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A Mallet for Mortice Chisels

Over the years I have used a number of different mallets to pound a mortice chisel. The search may have ended.

Until about a year ago I was using one of Dave Jeske's (Blue Spruce Tools) ...

This is beautiful to look at, beautifully made (as is everything he makes), is a pleasure to use with bench chisels, however at 16 oz it is too light for a mortice chisel into hard woods.

For morticing I preferred either a Thor (about 20 oz) or the Veritas (19 oz). While not significantly heavier, they focus the downforce and this is more efficient.

Here are the Thor and Veritas alongside a long-discarded Marples (only 14 oz).

The Thor is a great mallet. I purchased it for convincing furniture parts to get closer together with each other, however it makes a great mallet for chisel work when wanting to work quietly or reducing vibration. The downside it that it looks like something that a motor mechanic would use .. which is where the Veritas comes in. The Veritas is a good design. My only gripe (easily fixed) is that the handle is a little too slim for my hand. I want this to be longer as well, but that probably reflects the mass/downforce limitation. It would be great to see a 2 lb version of this hammer produced for morticing. Rob, are you listening ...?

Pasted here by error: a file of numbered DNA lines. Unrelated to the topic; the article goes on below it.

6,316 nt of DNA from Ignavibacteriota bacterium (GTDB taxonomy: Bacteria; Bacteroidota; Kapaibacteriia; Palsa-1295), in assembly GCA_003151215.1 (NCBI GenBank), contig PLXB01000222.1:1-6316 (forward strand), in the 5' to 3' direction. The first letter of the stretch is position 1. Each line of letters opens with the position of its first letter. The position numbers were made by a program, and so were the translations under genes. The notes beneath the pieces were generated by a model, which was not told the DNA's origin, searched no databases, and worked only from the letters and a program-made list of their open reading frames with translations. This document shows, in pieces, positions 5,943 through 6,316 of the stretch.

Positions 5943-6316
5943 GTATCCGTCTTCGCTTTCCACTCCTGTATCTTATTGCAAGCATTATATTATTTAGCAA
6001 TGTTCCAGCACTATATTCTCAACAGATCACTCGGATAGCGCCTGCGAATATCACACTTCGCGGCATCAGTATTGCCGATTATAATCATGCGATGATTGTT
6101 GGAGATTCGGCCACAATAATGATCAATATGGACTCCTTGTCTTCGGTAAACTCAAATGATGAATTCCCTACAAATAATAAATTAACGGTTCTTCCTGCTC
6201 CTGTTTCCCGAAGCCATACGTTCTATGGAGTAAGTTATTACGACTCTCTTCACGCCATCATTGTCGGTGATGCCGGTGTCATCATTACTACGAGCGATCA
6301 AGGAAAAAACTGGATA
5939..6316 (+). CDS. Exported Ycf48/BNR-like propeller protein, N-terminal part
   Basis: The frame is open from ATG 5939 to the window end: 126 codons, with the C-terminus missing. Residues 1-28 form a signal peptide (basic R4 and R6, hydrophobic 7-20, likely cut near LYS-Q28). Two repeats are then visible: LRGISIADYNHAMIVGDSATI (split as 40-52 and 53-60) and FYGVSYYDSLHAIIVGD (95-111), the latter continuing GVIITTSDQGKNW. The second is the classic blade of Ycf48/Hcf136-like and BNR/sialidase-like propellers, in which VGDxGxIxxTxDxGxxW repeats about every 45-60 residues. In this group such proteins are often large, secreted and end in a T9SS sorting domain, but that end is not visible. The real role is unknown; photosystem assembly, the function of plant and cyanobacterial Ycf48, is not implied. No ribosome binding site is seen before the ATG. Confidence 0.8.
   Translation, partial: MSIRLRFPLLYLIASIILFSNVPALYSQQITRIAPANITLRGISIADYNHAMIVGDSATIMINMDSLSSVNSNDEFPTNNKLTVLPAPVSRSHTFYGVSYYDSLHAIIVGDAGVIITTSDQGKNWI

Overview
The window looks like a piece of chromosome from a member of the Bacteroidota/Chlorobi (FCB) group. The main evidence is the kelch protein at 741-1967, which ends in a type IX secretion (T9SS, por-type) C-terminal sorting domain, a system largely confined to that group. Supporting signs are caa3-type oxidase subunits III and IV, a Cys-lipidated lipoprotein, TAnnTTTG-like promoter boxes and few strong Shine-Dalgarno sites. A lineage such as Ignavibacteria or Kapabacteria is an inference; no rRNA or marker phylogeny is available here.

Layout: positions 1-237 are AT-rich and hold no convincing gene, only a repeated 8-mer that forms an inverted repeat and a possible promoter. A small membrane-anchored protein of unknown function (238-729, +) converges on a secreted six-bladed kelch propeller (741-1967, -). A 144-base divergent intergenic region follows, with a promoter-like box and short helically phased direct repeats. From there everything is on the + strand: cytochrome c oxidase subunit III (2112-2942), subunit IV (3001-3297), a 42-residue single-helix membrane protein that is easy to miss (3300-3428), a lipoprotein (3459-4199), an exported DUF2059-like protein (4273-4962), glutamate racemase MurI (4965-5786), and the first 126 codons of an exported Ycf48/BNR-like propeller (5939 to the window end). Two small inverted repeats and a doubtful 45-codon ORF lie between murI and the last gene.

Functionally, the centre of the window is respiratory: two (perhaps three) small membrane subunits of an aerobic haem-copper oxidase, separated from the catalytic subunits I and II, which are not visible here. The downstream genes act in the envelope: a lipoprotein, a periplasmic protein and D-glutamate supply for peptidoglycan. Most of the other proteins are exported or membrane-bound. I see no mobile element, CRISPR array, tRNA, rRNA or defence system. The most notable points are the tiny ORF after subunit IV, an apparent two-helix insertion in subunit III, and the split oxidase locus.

What I want in a mallet for morticing is something that has about 32 - 38 oz, is relatively compact for this weight, and will not damage the unhooped wooden handles of a Western mortice chisel. This would not be an issue if I used Japanese mortice chisels as I have a few gennou, including one that is 450 gm (16 oz). Interestingly, this lighter hammer seems to have more downforce, possibly because it is focused on a small area? The problem, however, with steel-headed hammers is that they destroy wooden handles. I'd rather replace the mallet than the chisel handles.

What brought matters to a head this weekend was the recent release by Blue Spruce of a 24 oz Joiner's Mallet in infused acrylic (which should make it indestructible).

It has been given two thumbs up by Chris Schwarz ..

So why didn't I just order one? Well I am still waiting for The Chair to arrive so I may complete my measurements and start building one (hopefully tomorrow!), and I had time on my hands and a plan in my head ...

Put me in front of a bench with spokeshaves, rasps and a few scrapers, and I am as Happy as Larry (translation:

A bit of Karri for the head (heavier and more interlocked than Jarrah) and Curly Marri for the handle (softer, "chewy", I think will absorb vibration well), and bit of brass ... This is what I came up with ...

The faces have leather for cushioning the chisel handles. The mallet handle is oval in cross section, approximately 1 1/2" x 1" and 10" long. The head is approximately 5" long x 3 " high and 2 3/8" wide.

The overall weight of this mallet came in at a little over 38 oz. How did it manage this in a relatively small head? It is down to the 1/4" thick brass plate that was added (peened) to each side ..

In use this mallet is in a different class to the others for morticing. It certainly helps in punching the chisel through hardwoods ...

Today I replaced the thin leather on the mallet heads with pieces off an old horse butt strop. This is about 1/8" thick and firm. It is attached with hide glue, of course 

A bit of fun …

Regards from Perth


November 2013